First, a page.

Hyrum David Whitlock, the third child and only boy in a family of six, was born in Chester, Utah, November 12, 1883 to Andrew Hyrum and Ann Maria Draper Whitlock.
He was of a polygamy family and was not around his father very much. His mother had to work very hard to take care of her family. She sewed, crocheted and even tanned deer hides and made beaded gloves from them. One man who only had three fingers came each year for his gloves which he declared no one could make like she did.
Hyrum attended Utah schools and loved to ride in the buggy with his father what little he was around him. He also enjoyed going to his father's sheep herds and be with the men.
His homes were very poor, and he was born in a one room log cabin that had formerly been a granary. They later had a little two room log house with a root cellar.
When he was small he got a bone fellon on his arm. This was very painful and his mother would work to save money to take him to another doctor, all of which wanted to amputate his arm but he would not stand for this. Consequently he had his arm in a sling for years. Later he did go and have the little bone of his right arm removed which left him with a crippled hand the rest of his life.
His father did send a few buckskins and some material to his mother and that was all the help they had after the father moved his first family to the Indian Reservation at Fort Duchesne. So the children all had to work to help ends meet, too.
Hyrum did go to the Reservation later on and worked there with his father and half brothers.
In 1899 he came to Nevada, arriving in Osceola Christmas Eve. It took them two days to go from there to the Georgetown Ranch. In 1899, 1900 and 1901 he drove mail to Hamilton. On one trip it was 40 below and everyone thought he had died but he had driven several head of horses and walked all the way to keep from freezing.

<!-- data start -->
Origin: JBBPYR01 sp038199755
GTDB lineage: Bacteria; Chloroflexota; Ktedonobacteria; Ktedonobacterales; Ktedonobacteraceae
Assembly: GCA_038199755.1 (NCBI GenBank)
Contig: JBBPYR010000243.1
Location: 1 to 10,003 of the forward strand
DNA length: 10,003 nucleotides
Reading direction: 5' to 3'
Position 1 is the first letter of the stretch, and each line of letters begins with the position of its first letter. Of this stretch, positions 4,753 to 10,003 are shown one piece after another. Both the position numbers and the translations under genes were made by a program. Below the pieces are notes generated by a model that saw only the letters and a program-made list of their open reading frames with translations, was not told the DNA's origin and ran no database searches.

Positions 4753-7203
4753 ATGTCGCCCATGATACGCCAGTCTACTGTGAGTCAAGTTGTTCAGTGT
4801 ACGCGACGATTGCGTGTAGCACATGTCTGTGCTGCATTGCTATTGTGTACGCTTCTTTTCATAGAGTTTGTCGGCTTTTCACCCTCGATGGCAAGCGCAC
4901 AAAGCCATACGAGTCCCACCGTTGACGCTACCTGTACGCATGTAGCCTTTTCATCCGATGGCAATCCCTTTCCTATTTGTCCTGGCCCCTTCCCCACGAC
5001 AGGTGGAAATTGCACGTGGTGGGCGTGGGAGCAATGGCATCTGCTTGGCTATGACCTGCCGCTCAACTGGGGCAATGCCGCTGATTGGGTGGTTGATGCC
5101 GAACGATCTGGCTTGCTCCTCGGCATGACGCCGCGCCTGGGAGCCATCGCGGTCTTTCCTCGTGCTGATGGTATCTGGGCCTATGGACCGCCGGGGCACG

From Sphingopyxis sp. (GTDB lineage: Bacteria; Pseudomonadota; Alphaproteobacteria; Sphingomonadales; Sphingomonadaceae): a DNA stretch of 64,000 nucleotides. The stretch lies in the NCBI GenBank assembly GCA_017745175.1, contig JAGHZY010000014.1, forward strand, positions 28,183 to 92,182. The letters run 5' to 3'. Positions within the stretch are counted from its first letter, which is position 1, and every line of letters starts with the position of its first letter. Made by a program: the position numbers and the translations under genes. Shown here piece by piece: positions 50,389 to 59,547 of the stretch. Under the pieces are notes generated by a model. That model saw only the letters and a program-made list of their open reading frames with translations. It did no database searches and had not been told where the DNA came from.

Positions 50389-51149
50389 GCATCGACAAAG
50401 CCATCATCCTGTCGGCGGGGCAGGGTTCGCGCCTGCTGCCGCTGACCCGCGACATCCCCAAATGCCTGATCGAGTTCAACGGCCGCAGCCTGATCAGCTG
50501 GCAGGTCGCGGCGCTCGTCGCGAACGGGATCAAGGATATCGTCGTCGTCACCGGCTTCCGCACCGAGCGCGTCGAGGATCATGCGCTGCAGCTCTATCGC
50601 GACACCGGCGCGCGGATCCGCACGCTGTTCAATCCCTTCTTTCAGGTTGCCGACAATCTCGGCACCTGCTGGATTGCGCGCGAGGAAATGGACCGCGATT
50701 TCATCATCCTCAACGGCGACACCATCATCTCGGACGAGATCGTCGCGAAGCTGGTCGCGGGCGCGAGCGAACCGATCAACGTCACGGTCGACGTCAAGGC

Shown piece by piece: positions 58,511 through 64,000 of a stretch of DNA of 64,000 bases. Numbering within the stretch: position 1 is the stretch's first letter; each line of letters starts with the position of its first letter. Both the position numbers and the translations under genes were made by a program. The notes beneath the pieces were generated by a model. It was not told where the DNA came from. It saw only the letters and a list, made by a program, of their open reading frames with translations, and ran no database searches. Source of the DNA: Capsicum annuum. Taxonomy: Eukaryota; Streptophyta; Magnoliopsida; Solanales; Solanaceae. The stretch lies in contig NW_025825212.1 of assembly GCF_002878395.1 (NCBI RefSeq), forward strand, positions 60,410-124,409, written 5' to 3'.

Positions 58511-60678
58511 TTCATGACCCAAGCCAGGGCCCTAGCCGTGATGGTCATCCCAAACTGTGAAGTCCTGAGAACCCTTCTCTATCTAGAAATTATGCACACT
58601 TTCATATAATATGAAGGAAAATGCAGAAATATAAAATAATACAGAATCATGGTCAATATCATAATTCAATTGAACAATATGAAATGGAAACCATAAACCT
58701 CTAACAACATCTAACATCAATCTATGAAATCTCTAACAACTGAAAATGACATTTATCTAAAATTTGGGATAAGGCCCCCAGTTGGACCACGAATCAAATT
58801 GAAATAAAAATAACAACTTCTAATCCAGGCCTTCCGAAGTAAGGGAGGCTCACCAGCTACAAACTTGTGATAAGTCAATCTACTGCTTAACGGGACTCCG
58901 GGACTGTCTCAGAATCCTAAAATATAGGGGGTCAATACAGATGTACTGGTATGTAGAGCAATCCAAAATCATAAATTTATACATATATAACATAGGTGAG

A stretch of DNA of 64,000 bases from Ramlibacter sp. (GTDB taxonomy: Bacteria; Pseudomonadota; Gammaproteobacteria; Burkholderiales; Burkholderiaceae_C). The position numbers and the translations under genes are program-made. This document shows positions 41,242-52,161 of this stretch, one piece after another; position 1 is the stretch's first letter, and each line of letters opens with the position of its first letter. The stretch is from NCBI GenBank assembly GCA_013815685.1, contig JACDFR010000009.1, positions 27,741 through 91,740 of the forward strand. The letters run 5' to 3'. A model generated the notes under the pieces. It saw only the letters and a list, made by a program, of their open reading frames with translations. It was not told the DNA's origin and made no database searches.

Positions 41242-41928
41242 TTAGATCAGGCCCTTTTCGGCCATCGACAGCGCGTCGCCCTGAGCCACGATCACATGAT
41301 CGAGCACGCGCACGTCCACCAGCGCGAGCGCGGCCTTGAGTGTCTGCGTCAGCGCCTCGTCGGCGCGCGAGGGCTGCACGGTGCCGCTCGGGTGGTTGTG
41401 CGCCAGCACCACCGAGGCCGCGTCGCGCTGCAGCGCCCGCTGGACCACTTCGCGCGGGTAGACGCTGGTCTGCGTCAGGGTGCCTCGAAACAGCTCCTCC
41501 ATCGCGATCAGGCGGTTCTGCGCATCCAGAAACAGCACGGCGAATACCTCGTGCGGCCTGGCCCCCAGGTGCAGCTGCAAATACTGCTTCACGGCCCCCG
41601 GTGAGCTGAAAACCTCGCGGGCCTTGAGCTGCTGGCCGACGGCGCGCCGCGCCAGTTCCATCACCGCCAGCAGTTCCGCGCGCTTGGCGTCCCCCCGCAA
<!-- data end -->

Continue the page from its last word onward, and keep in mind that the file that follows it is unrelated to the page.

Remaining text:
In 1902 he went to the Reservation, then Provo, Idaho and other Utah places, and returned to Nevada in 1906. He lived in Nevada until 1952 when he moved to Utah with his wife who was in the last stages of cancer.
September of 1910 he married Marilda Terry Lauritzen in the Salt Lake Temple. She had been married before and her husband died and left her with two small boys. Hyrum took these two boys, Terry and Willis (Bill), and raised them with his own children: Vonda (Rogers), Rayand Jack Whitlock and Virginia (Kenyon). Ray died in 1932.
The family moved to Lane City and Ely, and operated a dairy where he had two years hard going during the Harding administration. He lost everything he had put in to the business.
Then they moved back to Preston where they lived until 1952.
During these years he drove mail to Ely, Sunnyside, Duckwater, farmed and operated a store and was the Postmaster. He worked very hard and had a number of illnesses and operations.
He was never too busy to lend a helping hand. One spring the Bishop got up in church and said they needed help at the church. Hyrum went for a number of days and worked there, being the only man who showed up. Men going past would call to him and say they would like to help but it was a bad time of the year and their farms needed them there working. Hyrum's farm work needed doing too but he felt that the Lord's work came first.
He was generous and faithful and honest; in fact, too much so that he lost much money in the store for trusting people. One family came each day and had run out of gas, so he took a can and the woman with two packs of cigarettes to her car. She could charge gas and cigarettes and have him take her but they moved away and never paid him a penny.
There was never a funeral for anyone near or far that he and his wife did not go to. No one needed help in sickness or death but what he was there to help in any way he could. He never cheated anyone, and was a good kind man all his life.
Moving to Logan, Utah in 1952, he lost his wife with cancer. Several years later he married Esther Anderson Corbridge Buckley. She had six sons and he was a father and grandfather to her family as well as his own and Marilda's. All of them loved him very much and appreciated him and his goodness to their mother and all he came in contact with. He was ever lending a helping hand as always.
He worked in various positions in the Church and it is said he was the only one in his Stakethat had 100% home teaching for three years.
His wife died after 14 years with her, so he lived alone then.
He got pneumonia and was hospitalized and died in Logan, Utah and was buried there in February 1975 by the side of his first wife, Marilda.
He was truly a wonderful husband, father, grandfather, friend and neighbor.
Written and submitted by:
Vonda Whitlock Rogers